Woods Transport (Hespeler) Limited

by May 26, 2022Turner Tales0 comments

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Woods Transport Limited

by Lary Turner

The largest family-owned trucking company in Hespeler’s history had a strange and frightening beginning. The story is a testament to one man’s bravery, iron will, strength, hard work, and determination to provide a good life for his family!

William “Bill” Woods had served in the British Army; twenty-two years in the Irish Guards, and a tour of duty as “Sergeant of the Guards” at Buckingham Palace. Upon retirement, following the First World War, he accepted a job as a Postman in his home of Northern Ireland. Irish Terrorism was in its infancy and Sinn Fein was staging robberies to finance their operations. Postmen were a favorite target and were required to carry a gun for protection. One day they tried robbing Bill and he shot an IRA member. Sinn Fein issued a death sentence order on him, so he hastily packed up his family and moved to Canada.

Arriving in 1921, William and Margaret (Lyttle) Woods and their four boys and one girl stayed with relatives who owned a farm near Hespeler (where Holiday Inn once stood). Three months later, the family bought a house on Cooper Street (today #191) from Mr. Oscar Weaver. The purchase included a barn at the rear. Mr. Weaver operated a small cartage business using one wagon, one freight sleigh for winter, a plow & a set of harrows, all pulled by a former funeral horse named Dan. Bill Woods offered him $200 and was now owner of his own business!

Woods TransportThe work consisted of hauling freight between the railway stations, factories & stores, household moves, ploughing & harrowing gardens and odd jobs (the rate charged for horse, wagon and driver was only 80 cents an hour). A strong man determined to succeed, he often worked long hours and his reputation and business grew. 

Bill Woods hauled tons of freight for shipment from local companies, as their shippers complained of slow delivery service by the railways. In 1923, following a couple of years of successful operation, he decided to buy a truck and haul directly to Hamilton and Toronto daily, thereby improving service for his clients. He ordered a Ford truck from Herb Ott that was delivered that winter. A problem occurred almost immediately as overnight the radiator froze and burst; but luckily didn’t crack the engine block. The rest of the winter it ran covered by horse blankets (antifreeze was somewhere in the future)! 

At the time Hwy #401 had not been built and Toronto was reached through Galt, Hamilton and Lake Shore Road (old Hwy #2). By loading the night before and leaving early, he could make the round trip in one day; barring any breakdowns or flat tires. His clients appreciated the quick service and business grew slowly but steadily with another truck added by the end of the year.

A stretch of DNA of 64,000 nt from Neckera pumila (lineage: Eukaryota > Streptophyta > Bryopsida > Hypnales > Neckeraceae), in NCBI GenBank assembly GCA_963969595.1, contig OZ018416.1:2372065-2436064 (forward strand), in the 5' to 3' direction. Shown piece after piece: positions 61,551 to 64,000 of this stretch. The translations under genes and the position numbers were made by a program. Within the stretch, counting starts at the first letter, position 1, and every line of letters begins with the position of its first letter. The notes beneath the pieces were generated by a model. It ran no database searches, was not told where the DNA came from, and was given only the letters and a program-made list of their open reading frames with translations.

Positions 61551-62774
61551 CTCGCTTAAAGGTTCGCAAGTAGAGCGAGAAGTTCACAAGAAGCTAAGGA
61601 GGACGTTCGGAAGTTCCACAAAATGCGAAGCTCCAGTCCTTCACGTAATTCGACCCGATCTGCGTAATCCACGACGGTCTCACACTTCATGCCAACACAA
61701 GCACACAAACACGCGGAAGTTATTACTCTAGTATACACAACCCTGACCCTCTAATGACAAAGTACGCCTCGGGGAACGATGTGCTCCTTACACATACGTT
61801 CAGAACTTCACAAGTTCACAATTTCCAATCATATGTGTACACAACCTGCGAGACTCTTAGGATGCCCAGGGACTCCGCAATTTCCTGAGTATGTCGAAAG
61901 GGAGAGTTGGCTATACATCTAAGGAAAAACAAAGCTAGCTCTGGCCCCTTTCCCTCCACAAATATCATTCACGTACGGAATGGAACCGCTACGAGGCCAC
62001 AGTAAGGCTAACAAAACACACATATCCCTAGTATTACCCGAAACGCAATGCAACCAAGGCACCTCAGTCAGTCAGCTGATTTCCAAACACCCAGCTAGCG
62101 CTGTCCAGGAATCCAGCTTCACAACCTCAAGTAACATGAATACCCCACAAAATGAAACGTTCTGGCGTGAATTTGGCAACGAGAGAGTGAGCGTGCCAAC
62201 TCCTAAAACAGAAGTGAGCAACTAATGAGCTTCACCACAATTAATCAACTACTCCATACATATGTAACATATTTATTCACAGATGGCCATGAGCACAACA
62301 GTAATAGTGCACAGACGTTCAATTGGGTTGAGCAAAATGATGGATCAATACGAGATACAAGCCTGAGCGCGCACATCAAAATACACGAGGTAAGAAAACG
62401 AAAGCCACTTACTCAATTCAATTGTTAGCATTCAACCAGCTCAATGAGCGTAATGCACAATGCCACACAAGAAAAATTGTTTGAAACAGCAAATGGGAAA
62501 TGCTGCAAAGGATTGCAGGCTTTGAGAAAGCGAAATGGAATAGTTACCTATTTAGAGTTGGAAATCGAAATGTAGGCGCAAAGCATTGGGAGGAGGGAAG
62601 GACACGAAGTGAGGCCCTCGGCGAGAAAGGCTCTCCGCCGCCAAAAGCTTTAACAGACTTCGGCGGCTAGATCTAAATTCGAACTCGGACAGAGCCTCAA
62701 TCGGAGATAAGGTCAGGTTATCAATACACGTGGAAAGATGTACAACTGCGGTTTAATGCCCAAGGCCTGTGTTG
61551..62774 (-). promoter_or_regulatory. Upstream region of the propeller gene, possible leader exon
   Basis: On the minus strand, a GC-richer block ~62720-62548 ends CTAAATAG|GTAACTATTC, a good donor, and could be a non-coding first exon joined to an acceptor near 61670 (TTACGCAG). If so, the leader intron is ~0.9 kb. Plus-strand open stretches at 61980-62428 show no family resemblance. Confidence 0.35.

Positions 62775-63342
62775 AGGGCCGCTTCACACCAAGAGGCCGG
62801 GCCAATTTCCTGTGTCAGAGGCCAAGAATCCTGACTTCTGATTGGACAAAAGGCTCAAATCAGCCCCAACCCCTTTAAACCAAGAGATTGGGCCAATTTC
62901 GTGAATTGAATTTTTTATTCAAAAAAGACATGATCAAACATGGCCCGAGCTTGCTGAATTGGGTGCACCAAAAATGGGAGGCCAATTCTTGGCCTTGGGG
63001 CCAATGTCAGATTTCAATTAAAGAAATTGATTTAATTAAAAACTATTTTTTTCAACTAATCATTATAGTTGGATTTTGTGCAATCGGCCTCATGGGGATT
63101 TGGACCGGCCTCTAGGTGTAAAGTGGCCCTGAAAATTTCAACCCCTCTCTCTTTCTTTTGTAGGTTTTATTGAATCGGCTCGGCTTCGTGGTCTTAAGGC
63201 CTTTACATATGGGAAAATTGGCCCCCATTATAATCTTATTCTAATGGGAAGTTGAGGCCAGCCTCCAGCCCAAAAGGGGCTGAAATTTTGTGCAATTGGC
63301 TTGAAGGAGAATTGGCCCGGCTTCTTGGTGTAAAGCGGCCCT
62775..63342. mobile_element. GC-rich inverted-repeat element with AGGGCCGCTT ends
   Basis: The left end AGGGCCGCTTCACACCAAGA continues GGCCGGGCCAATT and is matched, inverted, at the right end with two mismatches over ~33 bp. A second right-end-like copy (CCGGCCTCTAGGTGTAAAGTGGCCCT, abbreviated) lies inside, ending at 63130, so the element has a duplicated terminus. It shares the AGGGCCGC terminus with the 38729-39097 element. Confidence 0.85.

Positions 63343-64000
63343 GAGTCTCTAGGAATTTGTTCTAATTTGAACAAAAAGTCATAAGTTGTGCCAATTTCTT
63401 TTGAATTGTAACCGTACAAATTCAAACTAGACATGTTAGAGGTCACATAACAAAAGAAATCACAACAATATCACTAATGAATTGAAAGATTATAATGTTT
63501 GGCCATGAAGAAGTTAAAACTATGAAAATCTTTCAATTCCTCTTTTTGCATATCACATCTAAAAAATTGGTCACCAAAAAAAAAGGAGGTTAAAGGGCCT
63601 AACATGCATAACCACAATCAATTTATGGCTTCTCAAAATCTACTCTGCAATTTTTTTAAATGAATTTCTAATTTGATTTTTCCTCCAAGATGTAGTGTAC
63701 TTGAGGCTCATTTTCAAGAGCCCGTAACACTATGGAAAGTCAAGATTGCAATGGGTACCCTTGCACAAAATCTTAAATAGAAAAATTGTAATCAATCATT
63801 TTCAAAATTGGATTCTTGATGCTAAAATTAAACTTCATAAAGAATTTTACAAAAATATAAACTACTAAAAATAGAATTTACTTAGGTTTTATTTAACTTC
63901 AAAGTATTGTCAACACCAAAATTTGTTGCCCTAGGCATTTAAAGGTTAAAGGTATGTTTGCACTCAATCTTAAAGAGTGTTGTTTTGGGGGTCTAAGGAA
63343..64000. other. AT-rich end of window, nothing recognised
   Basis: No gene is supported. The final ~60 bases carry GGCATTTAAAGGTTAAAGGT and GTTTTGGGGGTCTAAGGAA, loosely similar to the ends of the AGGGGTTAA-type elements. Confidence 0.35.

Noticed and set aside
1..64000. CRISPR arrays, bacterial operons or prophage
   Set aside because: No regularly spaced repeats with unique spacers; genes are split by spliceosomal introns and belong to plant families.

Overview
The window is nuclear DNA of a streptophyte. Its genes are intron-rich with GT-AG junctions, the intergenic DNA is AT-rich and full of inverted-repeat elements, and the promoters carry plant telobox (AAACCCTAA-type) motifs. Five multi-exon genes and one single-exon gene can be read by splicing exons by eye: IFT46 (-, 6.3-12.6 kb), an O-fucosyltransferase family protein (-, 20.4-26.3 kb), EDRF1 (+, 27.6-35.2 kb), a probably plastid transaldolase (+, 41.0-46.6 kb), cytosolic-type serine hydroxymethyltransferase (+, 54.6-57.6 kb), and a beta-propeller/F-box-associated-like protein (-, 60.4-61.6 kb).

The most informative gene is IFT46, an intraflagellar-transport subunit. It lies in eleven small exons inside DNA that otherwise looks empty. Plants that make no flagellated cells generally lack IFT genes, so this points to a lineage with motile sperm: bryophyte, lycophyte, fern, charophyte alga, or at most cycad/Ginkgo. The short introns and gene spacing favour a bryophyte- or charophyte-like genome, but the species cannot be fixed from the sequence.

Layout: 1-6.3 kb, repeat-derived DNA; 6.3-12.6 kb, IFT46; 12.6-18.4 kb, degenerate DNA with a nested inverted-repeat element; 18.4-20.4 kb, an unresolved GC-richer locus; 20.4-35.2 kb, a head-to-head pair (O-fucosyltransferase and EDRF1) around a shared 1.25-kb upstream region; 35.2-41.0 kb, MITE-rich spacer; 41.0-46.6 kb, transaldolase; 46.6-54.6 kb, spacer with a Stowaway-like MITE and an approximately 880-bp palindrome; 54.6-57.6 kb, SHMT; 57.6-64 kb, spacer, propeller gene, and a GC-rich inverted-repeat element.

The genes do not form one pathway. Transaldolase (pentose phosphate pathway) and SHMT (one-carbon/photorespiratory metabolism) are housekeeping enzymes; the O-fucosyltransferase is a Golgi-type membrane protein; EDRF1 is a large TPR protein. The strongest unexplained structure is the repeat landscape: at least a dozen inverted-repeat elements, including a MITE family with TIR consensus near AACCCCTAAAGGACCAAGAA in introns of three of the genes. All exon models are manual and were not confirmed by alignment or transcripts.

As the business got busier, family members entered the small company, the sons helping with the work and daughter May took over the book work; records, invoicing and billing. Local deliveries were still being handled by horse, wagon and driver. Carloads of goods; flour, sugar, animal feed, sides of meat, etc. were loaded by hand at the railway stations and delivered to local merchants, butchers and bakers. All handled by a son and all were back breaking labour! 

Due to an increase in local deliveries, a 1918 Ford open cab truck joined the small fleet in the spring of 1924. By then, Woods Transport was hauling from Windsor to Toronto and Hamilton to Owen Sound and all places between. The following summer Bill Woods purchased a car and began a taxi service which became very busy as there were few cars around at that time. He also started a bus service by installing chairs along the sides of a flatbed truck and driving picnickers to Stager’s Flats and Puslinch Lake on weekends and holidays. Demand was so high for this service that a second truck was fitted with padded benches and a canvas roof. Tickets were printed and sold for trips to the Kitchener, Galt and Guelph Old Boys Reunions. The service ended when an Inspector for the Highways Department demanded to see the company’s bus license, insurance coverage, passenger capacity and running schedule! 

Oldest son George, often handled the taxi service in the evenings, which sometimes required long waits at the CNR Station. Thus, he became friends with the CN Express Agent who wished to retire, and suggested George take over the Hespeler Agency. On January 12, 1926, the deal finalized, George acquired the Express Truck and office equipment as a branch of their business. Operating out of the Queen Street West Express Office, with sister May handling the bookwork, the business now included; trucking & cartage, taxi & bus service, CN Express, and the following year Eaton’s Catalogue orders & deliveries. Business swiftly grew and the company required another office girl to help May handle the transport work.  

In 1927, Bill Woods bought out Len Evans’ teaming business, which included a large stable of fifteen horses; two teams, two singles and a truck with two-wheel trailer for hauling hydro poles. Other equipment included; heavy drays and sleighs, single wagons, Hoosier wagons (dump wagons for hauling gravel & coal) a large assortment of heavy ploughs, scoop shovels, etc. together with four teamsters and a number of part-time men. This was the remnants of a once successful livery business that was failing due to the growth of automobiles. The work consisted of hauling gravel for construction jobs, unloading carloads of pig iron, coke & coal for local foundries and factories. Another part of this business was selling fire wood for stoves & furnaces. Cord-wood hauled in during the summer, was cut into stove lengths in the fall, using a large circular saw powered by a one-cylinder gas engine, with a four-foot flywheel. 

In these prosperous years before the Great Depression, Woods Transport kept expanding by adding new trucks and drivers. Sometimes, this required modifying the length of the truck body to take bigger loads and changing transmission & axles for longer trips and overloads. Having expanded so quickly, the company was hugely affected by the Depression. All of their best customers saw business sales dry up, offices were closed, and wage rates fell. As the Depression dragged on, trucking freight rates dropped from $.43 to just $.17 (per hundred weight) and the Woods fleet shrank as idle trucks were cannibalized for parts to keep the others running. Cash flow was poor, but the company always met its payroll and never missed a time payment on equipment.